Sanitation and hygiene: nurturing good practices


Lack of water and sanitation facilities poses serious health risks and exposes the affected population, especially children to illnesses like diarrhea, cholera and other outbreaks. Delivering safe water and ensuring adequate saitation and hygiene on a daily basis to a rapidly growing population of refugees is a never-ending challenge for the Government and its partners.

Currently, there are 80,085 household latrines in place, which works out at 36% latrine coverage overall.

9,950 communal latrines have been constructed in refugee settlements, with an average user ratio of 32 people per latrine.

The decommissioning of filled-up communal latrines is however still a challenge. This is also the case for the 1,964 institutional latrines that are currently in place.

Throughout the settlements, people are progressively constructing household latrines.

However this is hindered by lack of latrine construction materials, inadequate community mobilization efforts, and population composition for the new refugee settlements (mostly women and children) causing a lag in the progress of household latrine constructions.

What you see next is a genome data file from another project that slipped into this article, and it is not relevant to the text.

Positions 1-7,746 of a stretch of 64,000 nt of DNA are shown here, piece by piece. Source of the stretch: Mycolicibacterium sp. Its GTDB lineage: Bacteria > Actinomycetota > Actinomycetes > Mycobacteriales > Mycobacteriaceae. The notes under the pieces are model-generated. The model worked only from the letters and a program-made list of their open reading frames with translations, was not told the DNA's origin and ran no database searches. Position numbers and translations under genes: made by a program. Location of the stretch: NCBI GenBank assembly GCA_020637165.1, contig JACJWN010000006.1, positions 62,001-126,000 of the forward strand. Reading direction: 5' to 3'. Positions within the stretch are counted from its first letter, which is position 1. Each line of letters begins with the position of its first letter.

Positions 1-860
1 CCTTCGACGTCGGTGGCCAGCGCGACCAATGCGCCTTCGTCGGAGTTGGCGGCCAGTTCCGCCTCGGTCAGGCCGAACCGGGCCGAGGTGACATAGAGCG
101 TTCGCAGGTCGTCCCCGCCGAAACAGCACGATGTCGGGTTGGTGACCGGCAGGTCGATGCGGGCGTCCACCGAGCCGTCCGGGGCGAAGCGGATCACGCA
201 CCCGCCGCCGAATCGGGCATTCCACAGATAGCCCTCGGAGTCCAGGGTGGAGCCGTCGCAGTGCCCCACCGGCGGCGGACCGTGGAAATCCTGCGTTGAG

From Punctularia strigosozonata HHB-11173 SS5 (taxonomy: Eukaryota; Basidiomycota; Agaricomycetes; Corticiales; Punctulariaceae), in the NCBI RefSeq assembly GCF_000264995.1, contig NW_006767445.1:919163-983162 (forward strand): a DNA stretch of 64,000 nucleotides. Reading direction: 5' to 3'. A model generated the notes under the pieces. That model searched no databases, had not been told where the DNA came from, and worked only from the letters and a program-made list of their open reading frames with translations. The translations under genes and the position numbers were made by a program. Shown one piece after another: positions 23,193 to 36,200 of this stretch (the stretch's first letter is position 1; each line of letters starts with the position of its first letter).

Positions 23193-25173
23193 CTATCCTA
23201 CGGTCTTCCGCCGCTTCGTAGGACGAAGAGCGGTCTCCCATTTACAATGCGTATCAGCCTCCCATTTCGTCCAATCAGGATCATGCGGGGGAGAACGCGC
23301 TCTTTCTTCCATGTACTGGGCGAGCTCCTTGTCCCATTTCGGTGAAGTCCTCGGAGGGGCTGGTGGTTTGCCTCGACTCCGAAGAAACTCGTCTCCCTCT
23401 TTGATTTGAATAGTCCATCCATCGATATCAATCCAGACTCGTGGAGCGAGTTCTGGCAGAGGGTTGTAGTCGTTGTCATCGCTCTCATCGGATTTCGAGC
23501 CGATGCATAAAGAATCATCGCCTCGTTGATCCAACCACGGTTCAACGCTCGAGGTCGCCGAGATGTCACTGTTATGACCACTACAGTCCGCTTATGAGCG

Currently, the ratio of hygiene promoter to households stands at an average of 1:685 with plans to recruit and train 832 hygiene promoters in 2017 - leaving a gap of an additional 678 hygiene promoters required.

To address the supply pipeline issues, there is need to explore opportunities for cash-based interventions for sanitation options; and provide different option for long-term latrine superstructure and slabs (e.g. more durable slabs with easy-to-clean surfaces.

Training is required to ensure that the concrete is mixed and laid correctly. The slab can be made near the site of the latrine to reduce transportation problems.

Investments in community mobilizers (public health motivators/ mobilizers) to achieve sanitation and hygiene promotion goals in refugee settlements and host populations is also crucial (small cost - huge returns).